- - Tuesday, September 6, 2011


Pot-smoking judge ousted from bench

ATLANTA | A Georgia judge who pointed a gun at himself while at the courthouse, berated his boss in a bizarre televised rant and admitted to regularly smoking marijuana was ousted from the bench for life by the state’s top court Tuesday.

The Georgia Supreme Court’s unanimous opinion barred Catoosa County Magistrate Anthony Peters from ever holding another judicial office in Georgia, concluding that he has done “nothing to show that he has any ability to live up to the high standard of conduct expected of members of the judiciary in Georgia.”

Mr. Peters’ home phone number was disconnected, and his attorney Chris Townley did not return calls and emails Tuesday seeking comment. But Mr. Peters said during an April hearing that the violations took place during a “rough patch” in his life, and his attorney blamed his behavior on prescription drug abuse after his client was involved in a devastating 2005 ATV accident.


About 60 percent of Gulf oil production still shut down

NEW ORLEANS | Federal regulators say about 60 percent of the normal daily oil production in the Gulf of Mexico is still turned off following the passage of Tropical Storm Lee.

As of Tuesday, the Bureau of Ocean Energy Management, Regulation and Enforcement said 131 of the 617 staffed production platforms were evacuated. About 41 percent of the Gulf’s normal daily production of natural gas also was shut down.

The closed-off production amounted to about 846,000 barrels of oil and 2.2 billion cubic feet of gas.

The agency said offshore petroleum companies were sending personnel back to the platforms Tuesday, and production could resume immediately after the platforms pass damage inspections.

Twelve of the 70 drilling rigs exploring for petroleum in the Gulf remained evacuated Tuesday.


Family of man killed by truck alleges hate crime in lawsuit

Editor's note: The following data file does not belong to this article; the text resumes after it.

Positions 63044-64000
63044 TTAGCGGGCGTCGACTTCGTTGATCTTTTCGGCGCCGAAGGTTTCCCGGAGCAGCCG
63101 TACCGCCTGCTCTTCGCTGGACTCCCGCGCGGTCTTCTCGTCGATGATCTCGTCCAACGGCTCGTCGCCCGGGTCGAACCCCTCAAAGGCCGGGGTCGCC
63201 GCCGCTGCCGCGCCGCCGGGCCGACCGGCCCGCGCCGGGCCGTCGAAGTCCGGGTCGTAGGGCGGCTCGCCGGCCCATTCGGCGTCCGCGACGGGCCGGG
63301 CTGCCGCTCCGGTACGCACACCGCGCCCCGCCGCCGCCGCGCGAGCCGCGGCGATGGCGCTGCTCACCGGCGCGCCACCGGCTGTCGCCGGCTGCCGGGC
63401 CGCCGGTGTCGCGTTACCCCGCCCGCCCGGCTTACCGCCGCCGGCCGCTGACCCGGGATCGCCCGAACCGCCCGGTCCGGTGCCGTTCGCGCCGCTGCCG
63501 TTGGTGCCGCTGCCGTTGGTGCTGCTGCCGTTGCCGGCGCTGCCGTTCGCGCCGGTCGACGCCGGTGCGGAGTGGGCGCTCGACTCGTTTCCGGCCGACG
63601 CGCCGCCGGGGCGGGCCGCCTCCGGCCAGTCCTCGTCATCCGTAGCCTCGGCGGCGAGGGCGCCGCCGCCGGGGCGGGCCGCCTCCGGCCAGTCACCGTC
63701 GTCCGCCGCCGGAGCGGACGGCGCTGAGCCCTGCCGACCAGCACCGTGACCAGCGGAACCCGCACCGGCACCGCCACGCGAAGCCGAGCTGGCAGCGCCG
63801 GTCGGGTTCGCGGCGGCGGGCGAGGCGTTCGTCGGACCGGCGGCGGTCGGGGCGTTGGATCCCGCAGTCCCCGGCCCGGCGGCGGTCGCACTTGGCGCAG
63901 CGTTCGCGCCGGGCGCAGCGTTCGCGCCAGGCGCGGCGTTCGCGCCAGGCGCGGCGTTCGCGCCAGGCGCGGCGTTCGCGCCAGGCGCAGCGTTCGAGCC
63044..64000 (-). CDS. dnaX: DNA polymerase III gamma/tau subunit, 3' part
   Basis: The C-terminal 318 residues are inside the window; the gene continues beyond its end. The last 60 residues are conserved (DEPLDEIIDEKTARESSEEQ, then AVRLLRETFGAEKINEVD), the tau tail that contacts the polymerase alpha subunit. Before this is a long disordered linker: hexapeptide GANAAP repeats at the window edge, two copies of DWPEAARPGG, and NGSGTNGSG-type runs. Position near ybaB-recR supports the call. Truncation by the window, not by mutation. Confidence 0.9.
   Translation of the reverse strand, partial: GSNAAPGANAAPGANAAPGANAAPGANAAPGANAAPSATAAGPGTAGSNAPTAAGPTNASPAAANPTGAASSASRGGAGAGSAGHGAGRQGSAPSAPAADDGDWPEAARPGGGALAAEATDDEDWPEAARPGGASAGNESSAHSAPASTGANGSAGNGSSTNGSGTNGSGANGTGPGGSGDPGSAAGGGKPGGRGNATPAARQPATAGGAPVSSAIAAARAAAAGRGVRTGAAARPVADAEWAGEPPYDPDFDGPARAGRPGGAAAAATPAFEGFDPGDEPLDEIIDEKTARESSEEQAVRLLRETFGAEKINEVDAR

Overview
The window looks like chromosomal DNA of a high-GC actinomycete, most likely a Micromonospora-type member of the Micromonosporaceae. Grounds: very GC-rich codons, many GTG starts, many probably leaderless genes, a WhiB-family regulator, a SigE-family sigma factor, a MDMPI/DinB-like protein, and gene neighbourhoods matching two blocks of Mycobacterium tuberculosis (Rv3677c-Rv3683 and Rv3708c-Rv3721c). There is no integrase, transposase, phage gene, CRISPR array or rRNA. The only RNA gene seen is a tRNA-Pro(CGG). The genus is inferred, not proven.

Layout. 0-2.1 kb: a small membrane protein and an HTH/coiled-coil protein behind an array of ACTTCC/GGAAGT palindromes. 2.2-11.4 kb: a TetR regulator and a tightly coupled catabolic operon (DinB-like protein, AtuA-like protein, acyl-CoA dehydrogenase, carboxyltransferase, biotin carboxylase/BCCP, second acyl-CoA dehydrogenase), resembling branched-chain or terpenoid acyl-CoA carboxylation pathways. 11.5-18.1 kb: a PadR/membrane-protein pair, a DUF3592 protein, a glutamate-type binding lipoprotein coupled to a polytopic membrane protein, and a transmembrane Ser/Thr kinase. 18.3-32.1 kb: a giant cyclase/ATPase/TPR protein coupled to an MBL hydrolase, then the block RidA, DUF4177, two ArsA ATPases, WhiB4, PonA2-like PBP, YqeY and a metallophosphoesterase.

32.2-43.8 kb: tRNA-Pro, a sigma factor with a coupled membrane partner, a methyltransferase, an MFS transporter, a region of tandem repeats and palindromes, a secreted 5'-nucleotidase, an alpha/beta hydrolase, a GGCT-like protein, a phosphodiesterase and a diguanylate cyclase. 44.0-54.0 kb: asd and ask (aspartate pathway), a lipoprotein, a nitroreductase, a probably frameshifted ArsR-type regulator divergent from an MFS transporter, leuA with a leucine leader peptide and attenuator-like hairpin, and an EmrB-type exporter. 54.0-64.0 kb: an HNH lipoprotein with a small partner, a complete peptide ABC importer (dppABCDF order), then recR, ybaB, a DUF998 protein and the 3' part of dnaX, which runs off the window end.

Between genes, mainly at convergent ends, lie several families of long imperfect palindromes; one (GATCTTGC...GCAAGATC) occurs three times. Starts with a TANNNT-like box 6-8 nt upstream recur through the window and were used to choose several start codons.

JACKSON | The family of a black man who authorities say was run over by a white teenager in a truck filed a wrongful-death lawsuit Tuesday over the alleged hate crime.

The lawsuit, filed in Hinds County, Circuit Court, accuses seven white teenagers of setting out on June 26 after a night of partying to find a random black man to harass. The accusation tracks with police allegations that a group of teens was out looking for a black man to “mess with” when they found James Craig Anderson, 49, before dawn in the parking lot of a Jackson hotel.

Investigators have said two of the teens attacked Anderson before one of them climbed into a green Ford F-250 and ran him down near the hotel on Ellis Avenue.

Two of the defendants in the lawsuit also face criminal charges. Deryl Dedmon, 19, is charged with capital murder and robbery in Anderson’s death. Authorities say Mr. Dedmon ran over Mr. Anderson and later bragged about it.

John Aaron Rice is charged with assault. Police say he attacked Mr. Anderson before he was run over.


Auction starts at $900,000 for diamond seized in case

CLEVELAND | A large yellow diamond seized in a money laundering investigation in Ohio has gone on the auction block and quickly attracted an offer that exceeds the minimum starting bid of $900,000.

The U.S. Marshals Service’s online auction of the 43.51-carat Golden Eye diamond began Tuesday and continues until Thursday afternoon. By mid-afternoon Tuesday, four bids were submitted, including one for $1.5 million.

The diamond belonged to a northeastern Ohio businessman who was convicted of money laundering and conspiracy. Prosecutors say he tried to sell the diamond and an estate once owned by boxer Mike Tyson to an undercover FBI agent for $19.5 million and a boat.

The diamond was seized and forfeited to the government. The U.S. Marshals Service contracted with Maryland-based Bid4Assets to auction it online.


Vacation homes sought for Irene flood victims

MORETOWN | Vermont’s governor is asking anyone who owns a second home in the state to let displaced Irene flood victims use it temporarily.

Citing preliminary assessments that show about 700 homes were damaged or destroyed in the Aug. 28 flood, Gov. Peter Shumlin says he hopes second-home owners will step up to fill the need for temporary housing.

He says assistance through the Federal Emergency Management Agency won’t go all the way to getting most people who lost everything to flooding situated in their own housing.

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